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employed in figure 2. This fat lower tail disappears when agriculture is excluded from informal self-employment. Also, informal self-employment gains mass in the upper tail of the distribution relative to formal self-employment when agricultural workers are excluded. These patterns prevailed also in 2004 as inspection of figures 4 and 5 make clear and are consistent with the higher mean hourly wages for the informal self-employed once agricultural workers are excluded. At any rate, the hourly earnings of both the formal and informal self-employed in 2003 and 2004 were by far the most widely dispersed, pointing to the tremendous heterogeneity within these two groups. There are other interesting patterns that can be made out in the earnings distributions. The distributions of the formal salaried and the salaried workers, who involuntarily have an informal job, were the most compressed with little mass in the tails. Also the distributions of the latter category were furthest to the left in both years. In addition, there seem to have been a lot of awfully low paid jobs among formally salaried employees, although the lowest wages were paid to workers in other employment categories. Finally, while in 2003 there were many jobs for voluntary informal salaried workers in the upper part of the distribution that paid more than for jobs of the formal salaried, this difference disappeared in 2004. In a final descriptive exercise, we estimate multinomial logit transitions within formal employment as well as between formal and informal employment from reference week 2003 to reference week 2004 (columns (2) and (3) of table 5). We repeat this exercise with informal employment as the origin state (columns (4) and (5)).16 Following Maloney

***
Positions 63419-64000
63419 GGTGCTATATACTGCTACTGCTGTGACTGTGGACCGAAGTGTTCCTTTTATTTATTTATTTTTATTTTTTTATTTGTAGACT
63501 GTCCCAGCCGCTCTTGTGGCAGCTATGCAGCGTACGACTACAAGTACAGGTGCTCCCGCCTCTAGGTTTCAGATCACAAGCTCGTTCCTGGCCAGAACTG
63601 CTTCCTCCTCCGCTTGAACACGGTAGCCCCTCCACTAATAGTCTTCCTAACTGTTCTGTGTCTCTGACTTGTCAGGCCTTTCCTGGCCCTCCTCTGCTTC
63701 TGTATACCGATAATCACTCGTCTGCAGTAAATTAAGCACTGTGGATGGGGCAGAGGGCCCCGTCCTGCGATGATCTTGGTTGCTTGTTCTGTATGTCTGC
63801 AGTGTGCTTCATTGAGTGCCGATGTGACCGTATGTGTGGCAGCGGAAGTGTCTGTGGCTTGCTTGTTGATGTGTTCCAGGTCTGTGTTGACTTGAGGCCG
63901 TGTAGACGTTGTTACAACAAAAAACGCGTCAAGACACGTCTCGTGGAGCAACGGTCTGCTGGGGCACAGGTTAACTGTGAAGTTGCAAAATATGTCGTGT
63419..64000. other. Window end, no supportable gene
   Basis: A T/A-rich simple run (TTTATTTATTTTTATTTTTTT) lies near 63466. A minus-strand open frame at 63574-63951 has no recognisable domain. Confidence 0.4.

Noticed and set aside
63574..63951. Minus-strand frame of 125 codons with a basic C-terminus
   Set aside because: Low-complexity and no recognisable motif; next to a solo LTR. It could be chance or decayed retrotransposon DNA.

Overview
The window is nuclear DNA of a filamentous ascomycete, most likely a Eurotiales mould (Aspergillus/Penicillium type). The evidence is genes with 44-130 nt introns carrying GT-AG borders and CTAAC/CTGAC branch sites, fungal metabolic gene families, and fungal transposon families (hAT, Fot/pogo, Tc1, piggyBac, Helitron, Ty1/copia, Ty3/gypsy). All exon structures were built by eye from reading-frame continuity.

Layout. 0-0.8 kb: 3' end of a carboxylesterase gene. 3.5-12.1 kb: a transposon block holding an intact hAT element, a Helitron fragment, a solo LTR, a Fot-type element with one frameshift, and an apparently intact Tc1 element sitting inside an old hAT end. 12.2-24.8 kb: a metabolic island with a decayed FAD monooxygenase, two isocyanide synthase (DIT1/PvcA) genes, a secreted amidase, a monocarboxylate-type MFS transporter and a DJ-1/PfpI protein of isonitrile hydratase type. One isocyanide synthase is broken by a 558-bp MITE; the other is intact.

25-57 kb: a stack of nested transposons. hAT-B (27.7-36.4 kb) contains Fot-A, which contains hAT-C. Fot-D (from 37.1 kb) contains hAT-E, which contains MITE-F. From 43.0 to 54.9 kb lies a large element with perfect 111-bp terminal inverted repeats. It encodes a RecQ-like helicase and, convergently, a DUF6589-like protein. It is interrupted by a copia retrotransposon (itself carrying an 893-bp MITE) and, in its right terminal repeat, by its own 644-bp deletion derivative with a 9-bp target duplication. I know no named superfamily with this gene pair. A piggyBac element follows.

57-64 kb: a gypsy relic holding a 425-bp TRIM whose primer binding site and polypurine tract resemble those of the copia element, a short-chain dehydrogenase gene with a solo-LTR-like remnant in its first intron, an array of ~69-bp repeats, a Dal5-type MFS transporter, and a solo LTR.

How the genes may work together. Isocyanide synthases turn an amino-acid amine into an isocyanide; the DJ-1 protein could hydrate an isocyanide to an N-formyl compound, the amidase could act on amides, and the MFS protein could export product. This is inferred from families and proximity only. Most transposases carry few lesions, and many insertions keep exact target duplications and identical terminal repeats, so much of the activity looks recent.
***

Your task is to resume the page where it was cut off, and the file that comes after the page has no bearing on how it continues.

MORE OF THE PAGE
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Estimating transitions between two reference weeks is problematic if round-tripping is a major issue. The data are structured in such a way that we can reconstruct any change in labor market status lasting one month or more in the period between the two reference weeks. This reconstruction shows virtually no round-tripping at all.